Bar Q and A #41

Macario is preferred since the registration of his adverse claim was made ahead of the notice of levy and writ of execution in favor of Alex. Macario’s adverse claim, coupled with the fact that he was in possession of the disputed property, are circumstances which should have put Alex on constructive notice that the property being offered to him had already been sold to another. (Ching v. Enrile, G.R. No. 156076 [2008]) The contention that the adverse claim is effective only for 30 years is puerile. In Sajonas v. Court of Appeals, 258 SCRA 79, (1996), the Court held that the adverse claim does not ipso facto lose its validity since an independent action is still necessary to render it ineffective. Until then, the adverse claim shall continue as a prior lien on the property.

The suit will prosper. While an adverse claim duly annotated at the back of a title under Sec. 7O of P.D. 1529 is good only for 30 days, cancellation thereof is still necessary to render it ineffective, otherwise, the inscription thereof will remain annotated as a lien on the property. While the life of adverse claim is 3O days under P.D. 1529, it continuous to be effective until it is cancelled by formal petition filed with the Register of Deeds. The cancellation of the notice of levy is justified under Sec. 108 of P.D.1529 considering that the levy on execution cannot be enforced against the buyer whose adverse claim against the registered owner was recorded ahead of the notice of levy on execution.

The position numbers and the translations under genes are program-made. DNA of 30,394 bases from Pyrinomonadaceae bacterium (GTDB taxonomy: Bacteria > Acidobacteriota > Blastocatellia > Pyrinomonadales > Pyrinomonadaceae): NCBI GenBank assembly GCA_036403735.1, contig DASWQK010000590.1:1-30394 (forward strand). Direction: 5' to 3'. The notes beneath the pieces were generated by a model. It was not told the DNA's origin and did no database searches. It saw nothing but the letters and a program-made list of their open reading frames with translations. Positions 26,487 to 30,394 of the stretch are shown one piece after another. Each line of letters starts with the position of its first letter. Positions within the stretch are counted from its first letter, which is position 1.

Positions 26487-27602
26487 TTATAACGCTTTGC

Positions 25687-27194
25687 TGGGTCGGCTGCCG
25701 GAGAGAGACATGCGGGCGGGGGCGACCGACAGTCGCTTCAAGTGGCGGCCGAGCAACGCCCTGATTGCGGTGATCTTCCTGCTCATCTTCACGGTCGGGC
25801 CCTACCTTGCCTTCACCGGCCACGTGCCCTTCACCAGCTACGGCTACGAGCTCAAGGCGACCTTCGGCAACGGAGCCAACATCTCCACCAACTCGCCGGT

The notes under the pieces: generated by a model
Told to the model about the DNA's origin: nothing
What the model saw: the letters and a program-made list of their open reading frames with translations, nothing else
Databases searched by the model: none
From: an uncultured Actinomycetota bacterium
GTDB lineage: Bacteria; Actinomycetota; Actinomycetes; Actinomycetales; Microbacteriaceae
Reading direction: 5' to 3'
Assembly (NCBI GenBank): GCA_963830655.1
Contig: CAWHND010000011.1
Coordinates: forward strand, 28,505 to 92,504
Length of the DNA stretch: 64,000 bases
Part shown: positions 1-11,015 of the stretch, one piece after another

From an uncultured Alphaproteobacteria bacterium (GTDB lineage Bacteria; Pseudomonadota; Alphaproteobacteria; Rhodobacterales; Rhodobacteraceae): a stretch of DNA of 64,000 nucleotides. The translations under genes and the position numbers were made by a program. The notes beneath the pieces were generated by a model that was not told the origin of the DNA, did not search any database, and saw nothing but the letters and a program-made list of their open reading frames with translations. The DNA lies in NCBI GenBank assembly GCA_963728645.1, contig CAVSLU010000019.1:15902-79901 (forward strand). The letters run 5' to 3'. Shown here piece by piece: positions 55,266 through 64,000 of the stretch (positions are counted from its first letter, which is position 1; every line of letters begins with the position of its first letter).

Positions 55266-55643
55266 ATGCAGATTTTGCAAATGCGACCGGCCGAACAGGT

The notice of lis pendens is not proper for the reason that the case filed by Mario against Carmen is only for collection, damages, and attorney's fees. Annotation of a lis pendens can only be done in cases involving recovery of possession of real property, or to quiet title or to remove cloud thereon, or for partition or any other proceeding affecting title to the land or the use or occupation thereof. The action filed by Mario does not fall on anyone of these.

An action for the annulment of Jorge's Original Certificate of Title will prosper on the following grounds:

1. Under Chapter IX of C.A., No. 141, otherwise known as the Public Land Act, foreshore lands are disposable for residential, commercial, industrial, or similar productive purposes, and only by lease when not needed by the government for public service.

2. If the land is suited or actually used for fishpond or aquaculture purposes, it comes under the Jurisdiction of the Bureau of Fisheries and Aquatic Resources (BFAR) and can only be acquired by lease. (P.D. 705)

3. Free Patent is a mode of concession under Section 41, Chapter VII of the Public Land Act, which is applicable only for agricultural lands.

4. The certificate of the district forester that the land is already "alienable and disposable" simply means that the land is no longer needed for forest purposes, but the Bureau of Lands could no longer dispose of it by free patent because it is already covered by a lease contract between BFAR and Regina. That contract must be respected.